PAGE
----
Metro Atlanta absorbed eight of 10 Georgians who arrived in past seven years, Census reportsNew homes in Midtown are serving the growing population in the City of Atlanta, the heart of a region that attracted eight of every 10 residents who arrived in Georgia since 2010, according to a new Census report. Two units in One Museum Place sold for $1.9 million and $2.3 million, according to Fulton County tax records. Credit: David Pendered
By David Pendered
The latest population estimates from the Census show that metro Atlanta absorbed 81 percent of the state’s population growth through the first seven years of the current decade. This means an estimated 598,000 newcomers landed in the region, while the rest of the entire state absorbed just 144,000 new residents.
These figures are worth remembering as the region rolls out — or doesn’t — the transit legislation the General Assembly is waiting to the last minute to call for a vote.
As of Monday afternoon, the transit legislation was in the hands of a conference committee comprised of two House members and two senators. Their mission is to hash out a compromise acceptable to both chambers on the House version of the transit proposal — House Bill 930. The session is slated to conclude Thursday.
The Census on March 22 released its latest estimates of the nation’s population. The estimates cover the period from April 1, 2010 to July 1, 2017.
The nation’s population has reached an estimated 325.7 million residents. That’s a growth rate of about 5.5 percent during the seven-year period, up from 308.7 million residents recorded in the 2010 Census.
Metro Atlanta’s growth rate was 11.3 percent over the past seven years.
Charlotte gets a mention partly because of Atlanta’s obsession with comparing itself to the Queen City, and partly because Brian Leary — whose Georgia Tech master’s thesis contributed to the development of Atlantic Station — is working with Charlotte-based Crescent Communities, which is developing one of its signature Novel multifamily structures on Lenox Road in Buckhead.
Metro Charlotte’s growth rate was 13.9 percent over those seven years.
The number of new arrivals who selected the City of Atlanta isn’t covered in the latest Census estimate.
However, an estimate from July 2016 put the city’s population at an estimated 472,522 residents. This represents a growth rate of 12.4 percent during the decade, rising from the actual population of 420,003 recorded in the Census of April 1, 2000.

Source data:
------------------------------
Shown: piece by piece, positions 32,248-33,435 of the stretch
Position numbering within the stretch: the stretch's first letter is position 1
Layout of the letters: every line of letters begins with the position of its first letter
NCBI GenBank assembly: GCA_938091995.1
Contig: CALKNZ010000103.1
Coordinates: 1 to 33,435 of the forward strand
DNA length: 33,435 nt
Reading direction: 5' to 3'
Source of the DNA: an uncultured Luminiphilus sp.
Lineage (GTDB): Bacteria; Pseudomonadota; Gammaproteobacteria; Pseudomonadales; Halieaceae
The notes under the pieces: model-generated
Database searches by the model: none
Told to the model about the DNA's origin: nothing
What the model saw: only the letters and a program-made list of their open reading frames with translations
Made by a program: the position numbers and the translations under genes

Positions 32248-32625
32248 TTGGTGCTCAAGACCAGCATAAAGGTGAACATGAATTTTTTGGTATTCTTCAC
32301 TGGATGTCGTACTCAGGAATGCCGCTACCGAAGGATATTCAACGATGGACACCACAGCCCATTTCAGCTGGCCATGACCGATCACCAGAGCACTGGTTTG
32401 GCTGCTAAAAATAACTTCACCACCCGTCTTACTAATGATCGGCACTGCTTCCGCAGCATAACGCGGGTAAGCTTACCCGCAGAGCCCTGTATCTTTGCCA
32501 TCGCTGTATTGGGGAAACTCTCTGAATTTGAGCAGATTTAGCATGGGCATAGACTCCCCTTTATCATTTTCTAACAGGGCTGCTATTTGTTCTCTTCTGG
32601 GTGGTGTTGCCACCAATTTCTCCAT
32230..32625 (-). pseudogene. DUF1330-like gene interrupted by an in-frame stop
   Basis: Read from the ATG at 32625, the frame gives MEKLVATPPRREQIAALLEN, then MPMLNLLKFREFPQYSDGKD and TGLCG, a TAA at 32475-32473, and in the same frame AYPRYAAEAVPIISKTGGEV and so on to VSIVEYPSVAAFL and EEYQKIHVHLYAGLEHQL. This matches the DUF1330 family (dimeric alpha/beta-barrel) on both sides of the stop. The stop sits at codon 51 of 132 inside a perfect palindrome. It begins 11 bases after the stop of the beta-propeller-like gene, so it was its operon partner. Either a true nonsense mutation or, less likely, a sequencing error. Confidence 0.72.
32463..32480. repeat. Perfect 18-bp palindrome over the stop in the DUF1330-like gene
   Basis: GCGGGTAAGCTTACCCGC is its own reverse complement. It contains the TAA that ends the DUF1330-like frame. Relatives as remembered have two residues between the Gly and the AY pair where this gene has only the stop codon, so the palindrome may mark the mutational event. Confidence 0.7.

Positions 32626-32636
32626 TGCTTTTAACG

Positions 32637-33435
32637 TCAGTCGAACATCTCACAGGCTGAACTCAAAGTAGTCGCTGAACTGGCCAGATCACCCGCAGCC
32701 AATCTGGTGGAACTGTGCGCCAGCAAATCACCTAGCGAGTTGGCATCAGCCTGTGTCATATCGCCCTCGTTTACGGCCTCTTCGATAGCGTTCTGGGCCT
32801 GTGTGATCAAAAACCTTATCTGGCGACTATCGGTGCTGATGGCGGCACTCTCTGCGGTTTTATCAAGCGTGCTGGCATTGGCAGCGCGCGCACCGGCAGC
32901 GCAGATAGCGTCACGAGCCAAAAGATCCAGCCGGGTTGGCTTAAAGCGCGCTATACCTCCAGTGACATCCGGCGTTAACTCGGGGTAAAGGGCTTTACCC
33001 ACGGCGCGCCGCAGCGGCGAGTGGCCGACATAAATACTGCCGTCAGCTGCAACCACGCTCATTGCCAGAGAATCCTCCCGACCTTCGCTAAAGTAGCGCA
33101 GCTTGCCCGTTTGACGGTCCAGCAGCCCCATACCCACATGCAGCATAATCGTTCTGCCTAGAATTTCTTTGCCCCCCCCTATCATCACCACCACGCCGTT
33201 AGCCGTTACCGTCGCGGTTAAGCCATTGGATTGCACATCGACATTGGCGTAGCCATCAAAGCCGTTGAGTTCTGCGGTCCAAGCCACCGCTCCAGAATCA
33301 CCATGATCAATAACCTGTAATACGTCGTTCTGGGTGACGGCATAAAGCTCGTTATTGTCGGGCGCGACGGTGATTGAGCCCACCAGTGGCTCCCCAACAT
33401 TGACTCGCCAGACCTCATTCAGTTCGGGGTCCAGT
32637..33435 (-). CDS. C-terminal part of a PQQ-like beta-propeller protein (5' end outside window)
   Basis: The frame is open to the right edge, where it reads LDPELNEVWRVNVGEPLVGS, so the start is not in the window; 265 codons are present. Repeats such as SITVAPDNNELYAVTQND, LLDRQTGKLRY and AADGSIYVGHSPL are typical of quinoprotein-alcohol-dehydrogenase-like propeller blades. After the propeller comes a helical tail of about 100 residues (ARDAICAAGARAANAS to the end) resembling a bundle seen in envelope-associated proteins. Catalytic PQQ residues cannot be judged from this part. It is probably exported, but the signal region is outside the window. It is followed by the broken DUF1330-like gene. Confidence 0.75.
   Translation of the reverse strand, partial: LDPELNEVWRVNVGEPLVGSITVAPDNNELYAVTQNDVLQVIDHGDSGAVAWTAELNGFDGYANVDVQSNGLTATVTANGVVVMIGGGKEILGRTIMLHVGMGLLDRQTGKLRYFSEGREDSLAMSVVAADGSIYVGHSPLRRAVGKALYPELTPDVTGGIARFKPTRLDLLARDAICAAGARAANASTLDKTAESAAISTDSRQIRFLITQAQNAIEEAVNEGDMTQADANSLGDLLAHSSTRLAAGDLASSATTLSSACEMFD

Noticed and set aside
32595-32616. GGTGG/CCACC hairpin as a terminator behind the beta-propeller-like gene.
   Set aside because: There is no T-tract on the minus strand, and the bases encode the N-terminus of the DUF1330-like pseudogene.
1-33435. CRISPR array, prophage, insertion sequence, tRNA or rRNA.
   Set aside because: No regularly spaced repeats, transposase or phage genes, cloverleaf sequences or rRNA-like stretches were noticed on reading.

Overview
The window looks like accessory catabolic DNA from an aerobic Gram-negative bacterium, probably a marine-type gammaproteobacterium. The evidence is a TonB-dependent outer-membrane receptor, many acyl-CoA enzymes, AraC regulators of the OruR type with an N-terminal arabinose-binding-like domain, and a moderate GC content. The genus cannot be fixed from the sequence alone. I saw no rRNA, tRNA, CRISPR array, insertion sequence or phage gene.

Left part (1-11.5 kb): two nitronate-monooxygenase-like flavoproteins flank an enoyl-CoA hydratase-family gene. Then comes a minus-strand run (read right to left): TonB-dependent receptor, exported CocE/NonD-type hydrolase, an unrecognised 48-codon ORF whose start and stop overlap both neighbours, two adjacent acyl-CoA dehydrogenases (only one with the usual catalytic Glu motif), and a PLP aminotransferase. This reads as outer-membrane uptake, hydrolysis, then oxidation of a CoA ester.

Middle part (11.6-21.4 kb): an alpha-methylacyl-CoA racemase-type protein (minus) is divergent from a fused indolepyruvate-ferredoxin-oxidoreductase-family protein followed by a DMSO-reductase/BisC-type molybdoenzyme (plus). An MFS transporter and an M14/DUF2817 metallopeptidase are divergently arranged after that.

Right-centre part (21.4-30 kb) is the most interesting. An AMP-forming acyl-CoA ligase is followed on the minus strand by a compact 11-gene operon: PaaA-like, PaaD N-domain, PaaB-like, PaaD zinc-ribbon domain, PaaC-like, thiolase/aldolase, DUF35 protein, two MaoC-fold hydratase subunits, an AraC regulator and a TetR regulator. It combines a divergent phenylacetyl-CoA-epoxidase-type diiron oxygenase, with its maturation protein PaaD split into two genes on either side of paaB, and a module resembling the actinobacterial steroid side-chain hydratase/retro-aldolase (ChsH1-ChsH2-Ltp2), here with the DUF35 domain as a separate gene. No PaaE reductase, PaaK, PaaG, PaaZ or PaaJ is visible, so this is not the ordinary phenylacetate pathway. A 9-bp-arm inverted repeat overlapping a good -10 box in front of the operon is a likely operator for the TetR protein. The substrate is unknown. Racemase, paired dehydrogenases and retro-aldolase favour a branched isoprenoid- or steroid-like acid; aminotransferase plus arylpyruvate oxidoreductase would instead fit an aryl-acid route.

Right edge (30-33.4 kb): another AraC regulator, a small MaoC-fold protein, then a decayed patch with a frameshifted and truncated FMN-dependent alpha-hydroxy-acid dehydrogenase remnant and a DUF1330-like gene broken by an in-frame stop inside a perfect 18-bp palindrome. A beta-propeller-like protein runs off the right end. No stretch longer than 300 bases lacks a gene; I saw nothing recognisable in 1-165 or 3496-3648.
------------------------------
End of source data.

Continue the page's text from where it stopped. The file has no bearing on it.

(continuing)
Atlanta’s population growth fueled that of Fulton County, and it represents nearly half the newcomers who moved anywhere into Fulton during the past seven years.
Fulton remains the region’s most-populated county, at an estimated 1,041,423 residents. It added an estimated 120,842 residents, the greatest population gain recorded among the region’s five core counties — Clayton, Cobb, DeKalb, Fulton and Gwinnett.
But as it has in the past, Fulton was outpaced by Gwinnett County in terms of the rate of growth. Fulton ranked second among the five counties for rate of growth, at 13.1 percent compared to Gwinnett’s 14.3 percent.
Gwinnett also is closing in on Fulton in terms of having the region’s largest population.
Gwinnett now has an estimated 920,260 residents. That is just about the actual number of Fulton residents counted in the 2010 Census.
Clayton County, where civic leaders won a campaign to bring MARTA to the county, posted a 9.9 percent population gain. The county’s population stands at an estimated 285,153 residents, up by an estimated 25,719 residents from 259,434 residents counted in the 2010 Census.
Cobb County’s growth rate stood at 9.8 percent. The county added an estimated 67,676 residents, raising the population from 688,078 in 2010 to an estimated 755,754 in the latest count.
DeKalb County’s population grew by an estimated 8.8 percent. DeKalb added an estimated 61,360 residents in the past seven years. The population rose to an estimated 753,253 from 691,893 residents.